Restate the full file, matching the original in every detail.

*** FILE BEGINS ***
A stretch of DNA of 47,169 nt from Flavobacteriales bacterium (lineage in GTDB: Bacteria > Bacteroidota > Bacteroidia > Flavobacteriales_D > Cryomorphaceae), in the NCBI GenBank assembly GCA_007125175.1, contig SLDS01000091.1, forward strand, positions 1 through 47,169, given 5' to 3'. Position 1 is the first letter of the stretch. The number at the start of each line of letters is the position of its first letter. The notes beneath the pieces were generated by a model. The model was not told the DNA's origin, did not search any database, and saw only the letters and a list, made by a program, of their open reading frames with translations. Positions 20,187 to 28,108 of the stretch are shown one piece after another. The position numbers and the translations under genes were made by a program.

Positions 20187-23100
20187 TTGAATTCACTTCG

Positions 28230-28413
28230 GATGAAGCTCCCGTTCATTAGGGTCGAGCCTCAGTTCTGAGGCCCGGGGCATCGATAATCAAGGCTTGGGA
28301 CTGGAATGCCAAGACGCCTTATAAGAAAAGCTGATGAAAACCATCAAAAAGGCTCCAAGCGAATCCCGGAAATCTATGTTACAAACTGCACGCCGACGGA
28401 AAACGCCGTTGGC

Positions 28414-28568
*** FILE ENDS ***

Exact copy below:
A stretch of DNA of 47,169 nt from Flavobacteriales bacterium (lineage in GTDB: Bacteria > Bacteroidota > Bacteroidia > Flavobacteriales_D > Cryomorphaceae), in the NCBI GenBank assembly GCA_007125175.1, contig SLDS01000091.1, forward strand, positions 1 through 47,169, given 5' to 3'. Position 1 is the first letter of the stretch. The number at the start of each line of letters is the position of its first letter. The notes beneath the pieces were generated by a model. The model was not told the DNA's origin, did not search any database, and saw only the letters and a list, made by a program, of their open reading frames with translations. Positions 20,187 to 28,108 of the stretch are shown one piece after another. The position numbers and the translations under genes were made by a program.

Positions 20187-23100
20187 TTGAATTCACTTCG

Positions 28230-28413
28230 GATGAAGCTCCCGTTCATTAGGGTCGAGCCTCAGTTCTGAGGCCCGGGGCATCGATAATCAAGGCTTGGGA
28301 CTGGAATGCCAAGACGCCTTATAAGAAAAGCTGATGAAAACCATCAAAAAGGCTCCAAGCGAATCCCGGAAATCTATGTTACAAACTGCACGCCGACGGA
28401 AAACGCCGTTGGC

Positions 28414-28568